If you were to ask yourself – what is the essence of any software system – what would you say? (that is, what would you have said without having read the title of this post 😃).
There are several things I can think of, such as clean code, DRY methods, integration testing, the technology being used, great design… Still if I had to pick between losing all of those, or just the data and almost my answer would be: “Protect the data”.
Application code and design is generated by a limited number of people and we can be (fairly) certain of who they are. On the other hand, application data is generated by the application’s users. The number of application users tends to be much bigger (fingers crossed). Not to mention that data accumulates over time. For any successful application – data (if or when lost) can not be recreated.
Still, Rails is notorious for its bad relationship with the RDBMS system. Not in the sense that they don’t support it. Rather, in the sense that the ecosystem views things more in a “code comes first” way with data storage being only secondary. This can be read between the lines in trade-offs like the following:
One medium sized insurance company managed to forget the “where” part of a fairly simple SQL update script. They ended up resetting ALL invoice amounts to 1 EUR. Thanks to regular backups and transactions logging, they where able to restore their backup and roll back their transactions right up to 1 minute prior to this accidental update. Had they not had both of those, I can’t even begin to imagine what the consequences would have been. Just to clarify things, “Transaction Log” logging is disabled by default in SQL Server and you need to actually know what you are doing and turn it on before disaster strikes.
If you are thinking to yourself, well of course they had backup – they are an insurance company after all – think again.
I also happen to know a case of a decent sized bank which managed not to create backups of their production data for a whole month. How is that even possible? The person who was supposed to put in the magnetic tape was on a vacation. They ended up “creating” their backups with no tape in the backup machine.
Now you must be thinking – wait, this could never happen in a normal country, you guys over there are crazy. But didn’t Amazon just recently have a huge S3 outage in the US-east region – at the start of March/2017 – due to Amazon employees messing things up?
Amazon announced that the cause of the outage was some inaccurately entered code during a debugging, which caused a large number of servers to be removed.
OK, not a database issue, but still data. My point being – these things do happen. Quite frequently.
There’s this “nice” and useful option in the Active-Admin gem (it’s the most popular Rails Administration gem with > 1.5M downloads) to bulk delete all entries.
If we were to call this action on wrong items some very bad things would happen. In some cases (Rails) we even go out of our way to make sure the “delete” action is clean. So we say, “Oh, you want to delete user? Let’s delete all data related to this user with this cascade-delete rules. This is nice in theory, but in practice it is a nightmare. Why would we delete the user along with all of his/her related data? What exactly is the business scenario for this? I can only say that while this might make sense for development, it is a big no-no and a nightmare for production data.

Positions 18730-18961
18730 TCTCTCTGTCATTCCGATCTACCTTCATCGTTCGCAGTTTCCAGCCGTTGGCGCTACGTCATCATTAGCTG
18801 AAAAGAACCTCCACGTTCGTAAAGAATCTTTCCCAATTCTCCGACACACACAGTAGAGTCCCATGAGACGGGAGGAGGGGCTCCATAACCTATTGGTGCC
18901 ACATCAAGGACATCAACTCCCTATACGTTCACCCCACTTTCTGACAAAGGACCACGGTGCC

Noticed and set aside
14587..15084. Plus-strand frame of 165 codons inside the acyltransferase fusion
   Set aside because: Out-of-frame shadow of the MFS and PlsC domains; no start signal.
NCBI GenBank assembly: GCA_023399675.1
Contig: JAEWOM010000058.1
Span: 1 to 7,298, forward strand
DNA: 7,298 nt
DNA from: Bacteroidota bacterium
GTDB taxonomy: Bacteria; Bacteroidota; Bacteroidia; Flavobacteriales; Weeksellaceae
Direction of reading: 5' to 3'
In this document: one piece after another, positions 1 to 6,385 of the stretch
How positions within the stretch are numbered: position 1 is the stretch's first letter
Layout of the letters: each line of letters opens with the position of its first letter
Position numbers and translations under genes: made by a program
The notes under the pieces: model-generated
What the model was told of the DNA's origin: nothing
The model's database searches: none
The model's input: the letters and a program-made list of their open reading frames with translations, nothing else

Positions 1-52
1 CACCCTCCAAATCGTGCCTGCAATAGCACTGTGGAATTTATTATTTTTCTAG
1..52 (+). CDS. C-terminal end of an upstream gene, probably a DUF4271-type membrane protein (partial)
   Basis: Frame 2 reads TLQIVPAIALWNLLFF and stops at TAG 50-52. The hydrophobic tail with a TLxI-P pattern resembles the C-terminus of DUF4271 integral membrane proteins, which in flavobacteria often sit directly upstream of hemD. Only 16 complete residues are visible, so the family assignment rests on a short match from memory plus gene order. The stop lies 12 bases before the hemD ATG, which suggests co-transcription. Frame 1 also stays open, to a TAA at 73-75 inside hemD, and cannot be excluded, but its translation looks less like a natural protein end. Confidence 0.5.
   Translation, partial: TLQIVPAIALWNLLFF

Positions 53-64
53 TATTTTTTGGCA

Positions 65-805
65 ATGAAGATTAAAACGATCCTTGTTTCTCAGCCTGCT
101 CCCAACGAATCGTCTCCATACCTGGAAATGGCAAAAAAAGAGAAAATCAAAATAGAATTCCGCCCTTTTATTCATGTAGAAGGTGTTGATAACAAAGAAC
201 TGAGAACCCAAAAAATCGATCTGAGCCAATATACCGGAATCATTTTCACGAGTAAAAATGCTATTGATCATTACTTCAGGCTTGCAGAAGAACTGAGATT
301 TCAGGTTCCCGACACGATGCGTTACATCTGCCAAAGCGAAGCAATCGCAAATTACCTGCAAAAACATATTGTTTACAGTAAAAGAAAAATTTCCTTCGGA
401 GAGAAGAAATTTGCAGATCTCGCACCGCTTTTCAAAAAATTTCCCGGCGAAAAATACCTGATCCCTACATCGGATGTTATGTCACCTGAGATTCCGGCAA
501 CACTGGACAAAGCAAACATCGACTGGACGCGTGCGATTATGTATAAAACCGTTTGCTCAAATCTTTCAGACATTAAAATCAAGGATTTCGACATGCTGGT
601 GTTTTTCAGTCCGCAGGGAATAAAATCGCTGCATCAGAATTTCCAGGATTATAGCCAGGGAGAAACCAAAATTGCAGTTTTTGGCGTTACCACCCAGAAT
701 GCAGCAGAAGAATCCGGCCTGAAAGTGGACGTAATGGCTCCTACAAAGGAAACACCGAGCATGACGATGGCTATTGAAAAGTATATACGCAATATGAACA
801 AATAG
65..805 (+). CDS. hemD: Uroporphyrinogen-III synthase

When faced with reality of how severly uncool it is to delete real world data (which tracks events that have happened in real world usage) the knee jerk reaction is to create a “perfect” solution with minimal changes required.
Welcome to Acts As Paranoid, a gem for “soft” delete. It has been downloaded more than 0.5 million times. While it is a great improvement and miles better than just obliterating data, in a way it just further blurs the issue at hand.
For example maybe we want to set certain users as inactive and remove them from a certain drop down list, but is hiding them from the rest of the application by using default scopes really a good enough approach? I feel this just post-pones coming up with a proper solution – which is supporting “deactivated” items that are still available to the system, but ignored in majority of the day to day functioning.
Personally, I view cascade delete and batch delete as a recipe for data disaster.
The President got on the phone with the Joint Chiefs of Staff and ordered plans for a tactical nuclear strike and recommendations for targets. Henry Kissinger, National Security Advisor for Nixon at the time, also got on the phone to the Joint Chiefs and got them to agree to stand down on that order until Nixon woke up sober the next morning.
We should always aim to protect our system against these kinds of scenarios.
Let’s imagine we’ve got ourselves a system that has users for whom we generate invoices. Let’s try to figure out what would happen if we:
a) Do a batch user delete from Active Admin b) Execute “User.destroy_all” in Rails console c) Execute “DELETE from users” in RDBMS console
In an ideal world we would get referential constraints exceptions complaining for those Users who have invoices.
In those case we don’t want to “soft” delete and we certainly don’t want to cascade delete both the users and the invoices!
We need to limit exposure, we need to hide nuclear keys. Database is a fortress!
It is like digging a trench around a castle to protect valuables inside. Make sure if you want to completely remove data from the database it has to be manual, painful and complicated.
What we want to do is make sure we limit exposure to mistakes that would trigger unwanted deletion and we want our data storage to protect data at the lowest possible level (RDBMS).
There is no silver bullet, no perfect solution. We still have to turn on our brains and hope for the best. Nevertheless we can up our chances by doing things listed above.